It's tough to recommend a disc like 0397 Post Pop to a general populace that mostly doesn't have a taste for this sort of music -- this album will do nothing to change the unconverted's mind. Still, for the already initiated, it's another piece of the fascinating puzzle of Pavlov's recorded work thus far.

6
Music

The Best Indie Rock of 2017

Photo courtesy of Matador Records

The indie rock genre is wide and unwieldy, but the musicians selected here share an awareness of one's place on the cultural-historical timeline.

Indie rock may be one of the most fluid and intangible terms currently imposed upon musicians. It holds no real indication of what the music will sound like and many of the artists aren't even independent. But more than a sonic indicator, indie rock represents a spirit. It's a spirit found where folk songsters and punk rockers come together to dialogue about what they're fed up with in mainstream culture. In so doing they uplift each other and celebrate each other's unique qualities.

With that in mind, our list of 2017's best indie rock albums ranges from melancholy to upbeat, defiant to uplifting, serious to seriously goofy. As always, it's hard to pick the best ten albums that represent the year, especially in such a broad category. Artists like King Gizzard & the Lizard Wizard had a heck of a year, putting out four albums. Although they might fit nicer in progressive rock than here. Artists like Father John Misty don't quite fit the indie rock mold in our estimation. Foxygen, Mackenzie Keefe, Broken Social Scene, Sorority Noise, Sheer Mag... this list of excellent bands that had worthy cuts this year goes on. But ultimately, here are the ten we deemed most worthy of recognition in 2017.

Keep reading... Show less

From genre-busting electronic music to new highs in the ever-evolving R&B scene, from hip-hop and Americana to rock and pop, 2017's music scenes bestowed an embarrassment of riches upon us.


60. White Hills - Stop Mute Defeat (Thrill Jockey)

White Hills epic '80s callback Stop Mute Defeat is a determined march against encroaching imperial darkness; their eyes boring into the shadows for danger but they're aware that blinding lights can kill and distort truth. From "Overlord's" dark stomp casting nets for totalitarian warnings to "Attack Mode", which roars in with the tribal certainty that we can survive the madness if we keep our wits, the record is a true and timely win for Dave W. and Ego Sensation. Martin Bisi and the poster band's mysterious but relevant cool make a great team and deliver one of their least psych yet most mind destroying records to date. Much like the first time you heard Joy Division or early Pigface, for example, you'll experience being startled at first before becoming addicted to the band's unique microcosm of dystopia that is simultaneously corrupting and seducing your ears. - Morgan Y. Evans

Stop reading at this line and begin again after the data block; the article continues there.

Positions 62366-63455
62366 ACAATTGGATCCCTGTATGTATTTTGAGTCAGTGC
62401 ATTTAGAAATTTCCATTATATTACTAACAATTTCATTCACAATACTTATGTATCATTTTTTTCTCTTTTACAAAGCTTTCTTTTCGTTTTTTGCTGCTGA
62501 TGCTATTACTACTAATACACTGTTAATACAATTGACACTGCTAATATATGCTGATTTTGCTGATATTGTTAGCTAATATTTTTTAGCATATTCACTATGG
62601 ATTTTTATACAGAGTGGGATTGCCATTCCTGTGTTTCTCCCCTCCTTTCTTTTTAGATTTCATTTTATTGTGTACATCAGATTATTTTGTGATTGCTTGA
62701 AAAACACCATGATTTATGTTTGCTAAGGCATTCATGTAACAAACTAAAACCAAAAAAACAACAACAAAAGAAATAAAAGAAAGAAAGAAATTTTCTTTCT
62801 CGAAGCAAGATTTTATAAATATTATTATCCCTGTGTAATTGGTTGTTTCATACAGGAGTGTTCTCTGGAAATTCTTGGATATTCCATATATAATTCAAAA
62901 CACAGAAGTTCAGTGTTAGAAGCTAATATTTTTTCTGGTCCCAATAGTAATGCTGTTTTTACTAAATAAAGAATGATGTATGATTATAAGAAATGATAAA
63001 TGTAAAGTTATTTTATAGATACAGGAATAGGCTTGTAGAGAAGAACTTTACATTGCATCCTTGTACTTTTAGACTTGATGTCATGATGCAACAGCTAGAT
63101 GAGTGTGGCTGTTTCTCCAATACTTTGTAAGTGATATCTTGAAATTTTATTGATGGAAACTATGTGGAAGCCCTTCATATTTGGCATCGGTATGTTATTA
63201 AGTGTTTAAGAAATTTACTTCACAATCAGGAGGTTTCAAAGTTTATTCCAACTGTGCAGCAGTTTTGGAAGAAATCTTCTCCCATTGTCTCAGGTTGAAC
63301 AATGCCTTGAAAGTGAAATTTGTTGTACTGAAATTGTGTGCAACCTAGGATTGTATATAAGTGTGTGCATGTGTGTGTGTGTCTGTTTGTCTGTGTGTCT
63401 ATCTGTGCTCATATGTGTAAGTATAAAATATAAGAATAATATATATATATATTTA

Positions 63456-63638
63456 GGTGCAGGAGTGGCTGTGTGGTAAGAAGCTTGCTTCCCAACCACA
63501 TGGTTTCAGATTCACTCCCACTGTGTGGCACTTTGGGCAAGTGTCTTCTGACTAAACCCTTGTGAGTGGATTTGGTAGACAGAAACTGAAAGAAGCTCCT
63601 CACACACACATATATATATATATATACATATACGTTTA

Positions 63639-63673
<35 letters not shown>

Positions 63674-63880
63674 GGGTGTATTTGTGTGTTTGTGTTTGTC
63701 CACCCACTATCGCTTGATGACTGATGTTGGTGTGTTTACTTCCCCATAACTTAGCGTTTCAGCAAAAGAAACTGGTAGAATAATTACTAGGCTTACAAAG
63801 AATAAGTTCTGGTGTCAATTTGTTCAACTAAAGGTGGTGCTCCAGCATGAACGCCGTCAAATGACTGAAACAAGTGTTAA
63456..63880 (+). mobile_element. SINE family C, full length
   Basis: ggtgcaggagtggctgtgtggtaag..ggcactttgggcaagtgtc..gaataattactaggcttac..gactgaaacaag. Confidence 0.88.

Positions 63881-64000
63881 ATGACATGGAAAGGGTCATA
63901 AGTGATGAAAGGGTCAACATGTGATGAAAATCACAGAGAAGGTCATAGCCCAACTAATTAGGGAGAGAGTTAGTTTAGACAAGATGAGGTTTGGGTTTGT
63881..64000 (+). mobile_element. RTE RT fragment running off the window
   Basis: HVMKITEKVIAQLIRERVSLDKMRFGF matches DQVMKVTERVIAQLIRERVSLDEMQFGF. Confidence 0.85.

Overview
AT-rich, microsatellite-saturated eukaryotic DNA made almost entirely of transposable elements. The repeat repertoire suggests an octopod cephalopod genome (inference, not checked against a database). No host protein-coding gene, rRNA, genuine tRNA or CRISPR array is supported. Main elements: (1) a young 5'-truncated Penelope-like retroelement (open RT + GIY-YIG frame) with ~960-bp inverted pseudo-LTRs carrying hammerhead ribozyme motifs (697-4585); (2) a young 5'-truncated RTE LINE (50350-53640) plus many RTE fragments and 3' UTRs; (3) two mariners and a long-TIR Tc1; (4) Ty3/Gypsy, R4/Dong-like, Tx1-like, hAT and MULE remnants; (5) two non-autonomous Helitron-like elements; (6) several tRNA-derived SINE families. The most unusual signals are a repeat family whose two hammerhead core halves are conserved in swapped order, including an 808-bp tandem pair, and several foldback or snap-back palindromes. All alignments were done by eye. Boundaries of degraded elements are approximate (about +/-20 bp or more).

Keep reading... Show less
Music

The Best Country Music of 2017

still from Midland "Drinkin' Problem" video

There are many fine country musicians making music that is relevant and affecting in these troubled times. Here are ten of our favorites.

Year to year, country music as a genre sometimes seems to roll on without paying that much attention to what's going on in the world (with the exception of bro-country singers trying to adopt the latest hip-hop slang). That can feel like a problem in a year when 58 people are killed and 546 are injured by gun violence at a country-music concert – a public-relations issue for a genre that sees many of its stars outright celebrating the NRA. Then again, these days mainstream country stars don't seem to do all that well when they try to pivot quickly to comment on current events – take Keith Urban's muddled-at-best 2017 single "Female", as but one easy example.

Keep reading... Show less

It's ironic that by injecting a shot of cynicism into this glorified soap opera, Johnson provides the most satisfying explanation yet for the significance of The Force.

Despite J.J. Abrams successfully resuscitating the Star Wars franchise with 2015's Star Wars: The Force Awakens, many fans were still left yearning for something new. It was comforting to see old familiar faces from a galaxy far, far away, but casual fans were unlikely to tolerate another greatest hits collection from a franchise already plagued by compositional overlap (to put it kindly).

Keep reading... Show less
7

Yeah Yeah Yeahs played a few US shows to support the expanded reissue of their debut Fever to Tell.

Although they played a gig last year for an after-party for a Mick Rock doc, the Yeah Yeah Yeahs hadn't played a proper NYC show in four years before their Kings Theatre gig on November 7th, 2017. It was the last of only a handful of gigs, and the only one on the East coast.

Keep reading... Show less
Pop Ten
Mixed Media
PM Picks

© 1999-2017 Popmatters.com. All rights reserved.
Popmatters is wholly independently owned and operated.

rating-image